Of all the races, the white man has gone against this more than any other. He has not just harmed himself, but all races, because he is destroying the environment. This is because he does not understand the circle of life, with its seasons, times to rest and times to grow. The white man is not in tune with himself or with nature; therefore he is very dangerous. Each segment of his life is separate from the others. As an observer of the white man, I have seen him become a split personality. One side is a churchgoer, a man with concern for his community; the other is a competitor, and so greedy for power and material gain that he does not care how he accomplishes his goals. These two sides are separate and destructive, yet he puts them together and makes them seem as one.

If we make a decision today, we must always ask ourselves, “How will it affect the unborn?” But capitalists don’t ask themselves this question; they don’t care what happens tomorrow. We understand that we are the custodians of the land, and not the owners. This is why we can never sell it, or sign it away. This land was loaned to us by the Great Spirit and we have always shared it with the white man, but the white man has always misunderstood our actions.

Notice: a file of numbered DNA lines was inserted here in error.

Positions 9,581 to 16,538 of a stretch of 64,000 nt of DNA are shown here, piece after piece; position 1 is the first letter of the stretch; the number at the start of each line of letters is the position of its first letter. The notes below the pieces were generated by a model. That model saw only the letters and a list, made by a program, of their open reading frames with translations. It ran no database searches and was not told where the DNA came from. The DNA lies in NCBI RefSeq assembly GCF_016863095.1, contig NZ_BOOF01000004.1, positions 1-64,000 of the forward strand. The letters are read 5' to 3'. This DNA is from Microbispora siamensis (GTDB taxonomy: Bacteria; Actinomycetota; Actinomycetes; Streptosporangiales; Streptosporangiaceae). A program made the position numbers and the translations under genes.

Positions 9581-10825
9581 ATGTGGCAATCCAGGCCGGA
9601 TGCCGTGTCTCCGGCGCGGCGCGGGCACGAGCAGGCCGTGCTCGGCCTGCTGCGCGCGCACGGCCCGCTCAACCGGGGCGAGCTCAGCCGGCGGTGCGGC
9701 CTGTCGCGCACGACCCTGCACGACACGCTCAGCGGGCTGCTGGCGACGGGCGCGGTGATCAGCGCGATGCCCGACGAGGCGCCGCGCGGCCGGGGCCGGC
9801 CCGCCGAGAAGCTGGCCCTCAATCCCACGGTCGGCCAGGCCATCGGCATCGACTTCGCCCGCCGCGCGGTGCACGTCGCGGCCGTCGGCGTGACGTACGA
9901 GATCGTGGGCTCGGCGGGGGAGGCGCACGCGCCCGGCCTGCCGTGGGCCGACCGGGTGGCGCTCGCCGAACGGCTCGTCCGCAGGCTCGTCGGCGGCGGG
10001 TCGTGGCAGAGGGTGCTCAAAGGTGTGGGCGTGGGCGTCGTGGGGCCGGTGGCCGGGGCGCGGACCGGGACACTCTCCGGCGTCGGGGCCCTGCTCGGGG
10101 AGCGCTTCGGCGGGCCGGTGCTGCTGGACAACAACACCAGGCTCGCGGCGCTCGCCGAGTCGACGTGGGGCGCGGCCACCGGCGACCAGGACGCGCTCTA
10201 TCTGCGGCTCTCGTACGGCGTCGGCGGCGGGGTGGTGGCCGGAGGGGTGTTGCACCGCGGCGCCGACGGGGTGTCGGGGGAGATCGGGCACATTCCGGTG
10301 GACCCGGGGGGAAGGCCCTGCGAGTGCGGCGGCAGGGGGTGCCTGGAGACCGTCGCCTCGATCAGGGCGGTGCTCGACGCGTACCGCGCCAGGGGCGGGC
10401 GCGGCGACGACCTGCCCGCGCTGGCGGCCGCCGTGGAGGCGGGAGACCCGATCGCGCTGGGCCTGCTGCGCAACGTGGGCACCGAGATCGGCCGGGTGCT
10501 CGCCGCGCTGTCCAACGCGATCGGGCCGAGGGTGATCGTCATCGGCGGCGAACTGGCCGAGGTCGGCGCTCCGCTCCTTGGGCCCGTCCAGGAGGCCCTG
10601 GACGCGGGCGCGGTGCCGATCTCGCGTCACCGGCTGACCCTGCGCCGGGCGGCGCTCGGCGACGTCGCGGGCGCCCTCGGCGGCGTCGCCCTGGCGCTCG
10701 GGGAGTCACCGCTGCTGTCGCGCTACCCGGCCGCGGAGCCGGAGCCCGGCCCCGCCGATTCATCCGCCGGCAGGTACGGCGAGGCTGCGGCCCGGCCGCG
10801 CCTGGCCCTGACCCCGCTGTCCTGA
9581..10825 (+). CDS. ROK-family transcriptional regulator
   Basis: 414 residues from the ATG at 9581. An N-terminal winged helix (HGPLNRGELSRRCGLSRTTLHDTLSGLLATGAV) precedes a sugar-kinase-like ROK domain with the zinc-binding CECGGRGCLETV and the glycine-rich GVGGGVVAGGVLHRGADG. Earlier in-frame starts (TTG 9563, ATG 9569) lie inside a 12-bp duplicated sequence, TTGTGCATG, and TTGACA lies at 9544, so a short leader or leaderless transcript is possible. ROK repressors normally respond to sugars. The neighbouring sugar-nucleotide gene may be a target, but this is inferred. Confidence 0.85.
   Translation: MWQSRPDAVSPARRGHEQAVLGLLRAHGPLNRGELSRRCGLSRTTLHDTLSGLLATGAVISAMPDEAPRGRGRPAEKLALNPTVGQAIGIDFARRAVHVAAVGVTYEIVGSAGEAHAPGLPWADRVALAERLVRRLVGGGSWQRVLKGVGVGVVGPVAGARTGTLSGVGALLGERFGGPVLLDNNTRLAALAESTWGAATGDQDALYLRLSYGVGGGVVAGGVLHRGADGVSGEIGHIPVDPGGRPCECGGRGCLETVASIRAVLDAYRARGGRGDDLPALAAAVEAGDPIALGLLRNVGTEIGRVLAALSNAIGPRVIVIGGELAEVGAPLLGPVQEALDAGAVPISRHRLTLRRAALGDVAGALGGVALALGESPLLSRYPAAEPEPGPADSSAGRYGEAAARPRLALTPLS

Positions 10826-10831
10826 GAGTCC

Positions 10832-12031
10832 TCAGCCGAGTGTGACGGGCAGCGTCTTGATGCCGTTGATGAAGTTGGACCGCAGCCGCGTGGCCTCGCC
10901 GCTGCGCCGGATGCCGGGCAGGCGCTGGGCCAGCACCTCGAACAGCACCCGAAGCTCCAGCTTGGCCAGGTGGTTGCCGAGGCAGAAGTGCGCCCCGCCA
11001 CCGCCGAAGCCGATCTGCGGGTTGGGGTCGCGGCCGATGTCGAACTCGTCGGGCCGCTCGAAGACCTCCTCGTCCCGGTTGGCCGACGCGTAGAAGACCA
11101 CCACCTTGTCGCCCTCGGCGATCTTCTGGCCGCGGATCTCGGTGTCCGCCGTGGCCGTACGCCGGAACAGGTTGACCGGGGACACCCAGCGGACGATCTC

The greatest crime the white man has inflicted on Native people in North America is trying to de-spirit our people, to destroy our integrated way of life. He has used the church and government to do this — by trying to condition us into imitations of Europeans with European values, by ramming Christianity down our throats, by taking our education out of our own hands and forcing destructive educational processes upon us. He has used the Indian Act to divide Native people among themselves and to separate Native people from their traditional way of life, by saying that one person is an Indian and another person isn’t.